Palms Australia opens recruitment for missions

11 Feb 2021

By Contributor

Sarah Hardy with two students.
Sarah Hardy with the students of Callan services (for hearing impaired) in Papua New Guinea. Photo: Supplied.

For 60 years, Palms Australia (Palms) has been recruiting, preparing, sending, and supporting Catholics from all around Australia to fill overseas professional placements in response to international community partners’ requests.

With COVID-19 preventing the gatherings normally held to facilitate recruitment for the mission, Palms asks the entire faith community’s assistance to recruit the qualified and experienced Australians requested by partner organisations in low-income communities. 

These partners believe that the people Palms prepare and send for between one and three years provide the most effective and sustainable solutions to poverty. 

“It is difficult to be precise, but it seems we need to be ready to meet partner request and begin sending again in the second half of this year, or early 2022,” Palms Executive Director Roger O’Halloran said.

Palms thoroughly prepares and supports those recruited for mutual development and welcomes inquiries today to ensure an appropriately paced preparation.

“You can have a look on your behalf, but please also let your friends, family and others know about the many and varied opportunities,” Mr O’Halloran stated.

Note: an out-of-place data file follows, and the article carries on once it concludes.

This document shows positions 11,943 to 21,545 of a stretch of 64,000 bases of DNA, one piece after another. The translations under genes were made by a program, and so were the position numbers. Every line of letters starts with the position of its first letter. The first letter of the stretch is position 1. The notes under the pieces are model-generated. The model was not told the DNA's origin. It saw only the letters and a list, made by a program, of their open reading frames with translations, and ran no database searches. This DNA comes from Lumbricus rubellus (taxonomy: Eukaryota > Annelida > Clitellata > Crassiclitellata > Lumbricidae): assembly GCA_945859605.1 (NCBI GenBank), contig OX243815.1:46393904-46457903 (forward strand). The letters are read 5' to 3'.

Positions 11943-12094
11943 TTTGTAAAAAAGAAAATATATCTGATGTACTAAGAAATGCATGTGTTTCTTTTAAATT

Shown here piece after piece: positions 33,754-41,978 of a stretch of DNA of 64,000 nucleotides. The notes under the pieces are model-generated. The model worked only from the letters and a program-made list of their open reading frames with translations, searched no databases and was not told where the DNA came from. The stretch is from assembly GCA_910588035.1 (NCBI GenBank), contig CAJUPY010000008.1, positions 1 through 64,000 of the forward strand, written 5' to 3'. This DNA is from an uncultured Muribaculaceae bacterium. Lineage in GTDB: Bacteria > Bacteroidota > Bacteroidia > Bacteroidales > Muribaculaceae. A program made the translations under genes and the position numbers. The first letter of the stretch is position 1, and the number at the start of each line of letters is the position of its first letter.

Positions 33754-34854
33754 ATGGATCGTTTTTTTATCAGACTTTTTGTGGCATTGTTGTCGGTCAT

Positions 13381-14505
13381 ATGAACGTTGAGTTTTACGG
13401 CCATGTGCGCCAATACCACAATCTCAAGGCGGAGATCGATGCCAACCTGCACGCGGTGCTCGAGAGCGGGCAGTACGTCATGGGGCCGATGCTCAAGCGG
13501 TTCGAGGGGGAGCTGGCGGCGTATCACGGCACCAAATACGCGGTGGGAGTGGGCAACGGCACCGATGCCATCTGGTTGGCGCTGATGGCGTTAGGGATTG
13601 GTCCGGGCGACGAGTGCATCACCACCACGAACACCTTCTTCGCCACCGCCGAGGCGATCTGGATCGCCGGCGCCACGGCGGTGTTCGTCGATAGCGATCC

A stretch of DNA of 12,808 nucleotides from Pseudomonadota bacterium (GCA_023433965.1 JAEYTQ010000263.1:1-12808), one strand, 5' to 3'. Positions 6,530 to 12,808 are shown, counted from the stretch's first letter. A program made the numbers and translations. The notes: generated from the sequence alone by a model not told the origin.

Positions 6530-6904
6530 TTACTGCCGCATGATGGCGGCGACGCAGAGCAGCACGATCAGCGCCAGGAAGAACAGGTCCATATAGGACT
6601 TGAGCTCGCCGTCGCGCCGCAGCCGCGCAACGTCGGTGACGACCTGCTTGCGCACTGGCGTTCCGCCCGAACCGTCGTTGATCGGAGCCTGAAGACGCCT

It is anticipated that even more requests from partners will be added in the coming months.  

With 2021 marks the 60th year of the Palms program, Mr O’Halloran also wants to highlight that living allowances and accommodation are provided in placement, return airfares, and insurance are covered for placements of two to three years, all placement requests are scoped in-situ ensuring that those sent are well integrated into appropriate roles.

Palms’ experienced staff also provide personal and professional support for all transition from inquiry through placement and returning home.

Perth resident Sarah Hardy, a registered nurse, went to Papua New Guinea from August 2007 to October 2008 as a Palms Australia volunteer with her husband Damien Beale – who works as a speech pathologist – said their experience was greatly rewarding.

Ms Hardy and Mr Beale were mentoring local medical staff and serving the Western Highlands community of Banz, as well being involved with the local community, working in the areas of education, and advocacy for people with disabilities, special educational needs and mental health issues, which had a huge gap to fill in the community.

“Like most returnees that do this sort of experience, they’ll always say that you sometimes feel a little bit self-centred in a way you’ve taken more from experience than perhaps you’ve given back, considering we were only there for a short time and in the big scheme of things,” Ms Hardy said.

“I believe we got a lot out of it. It was a privilege to be part of another community that’s not culturally my own.”

Despite the global pandemic that prevents international travels, Ms Hardy believes being a volunteer with the Palms Australia provides a learning opportunity.

“Maybe in these times of the pandemic, things that may be an incentive would be to see that the world is smaller than we think it is, that people from different cultures may be different,” Ms Hardy said.

“But we are all humans, and we all have the same fears and feelings, and you can make a difference and learn so much by meeting new people from different cultures. “I’d say go for it. It’s a rewarding and humbling experience.”

To know more about the recruitment, click here: www.